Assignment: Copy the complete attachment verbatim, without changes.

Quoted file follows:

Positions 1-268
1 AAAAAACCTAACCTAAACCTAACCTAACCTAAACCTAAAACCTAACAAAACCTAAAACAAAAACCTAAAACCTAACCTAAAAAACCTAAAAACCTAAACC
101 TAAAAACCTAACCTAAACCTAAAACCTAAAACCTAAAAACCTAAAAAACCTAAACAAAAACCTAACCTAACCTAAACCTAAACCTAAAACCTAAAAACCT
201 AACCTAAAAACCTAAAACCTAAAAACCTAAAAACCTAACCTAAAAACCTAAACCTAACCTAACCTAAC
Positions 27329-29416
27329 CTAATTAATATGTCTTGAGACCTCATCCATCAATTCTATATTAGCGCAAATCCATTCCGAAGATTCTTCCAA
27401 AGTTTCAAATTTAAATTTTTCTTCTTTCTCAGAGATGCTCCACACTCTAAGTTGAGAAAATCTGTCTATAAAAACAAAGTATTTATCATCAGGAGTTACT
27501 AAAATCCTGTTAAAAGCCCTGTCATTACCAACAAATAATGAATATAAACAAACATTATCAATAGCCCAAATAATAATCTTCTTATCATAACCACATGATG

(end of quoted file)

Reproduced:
Positions 1-268
1 AAAAAACCTAACCTAAACCTAACCTAACCTAAACCTAAAACCTAACAAAACCTAAAACAAAAACCTAAAACCTAACCTAAAAAACCTAAAAACCTAAACC
101 TAAAAACCTAACCTAAACCTAAAACCTAAAACCTAAAAACCTAAAAAACCTAAACAAAAACCTAACCTAACCTAAACCTAAACCTAAAACCTAAAAACCT
201 AACCTAAAAACCTAAAACCTAAAAACCTAAAAACCTAACCTAAAAACCTAAACCTAACCTAACCTAAC
Positions 27329-29416
27329 CTAATTAATATGTCTTGAGACCTCATCCATCAATTCTATATTAGCGCAAATCCATTCCGAAGATTCTTCCAA
27401 AGTTTCAAATTTAAATTTTTCTTCTTTCTCAGAGATGCTCCACACTCTAAGTTGAGAAAATCTGTCTATAAAAACAAAGTATTTATCATCAGGAGTTACT
27501 AAAATCCTGTTAAAAGCCCTGTCATTACCAACAAATAATGAATATAAACAAACATTATCAATAGCCCAAATAATAATCTTCTTATCATAACCACATGATG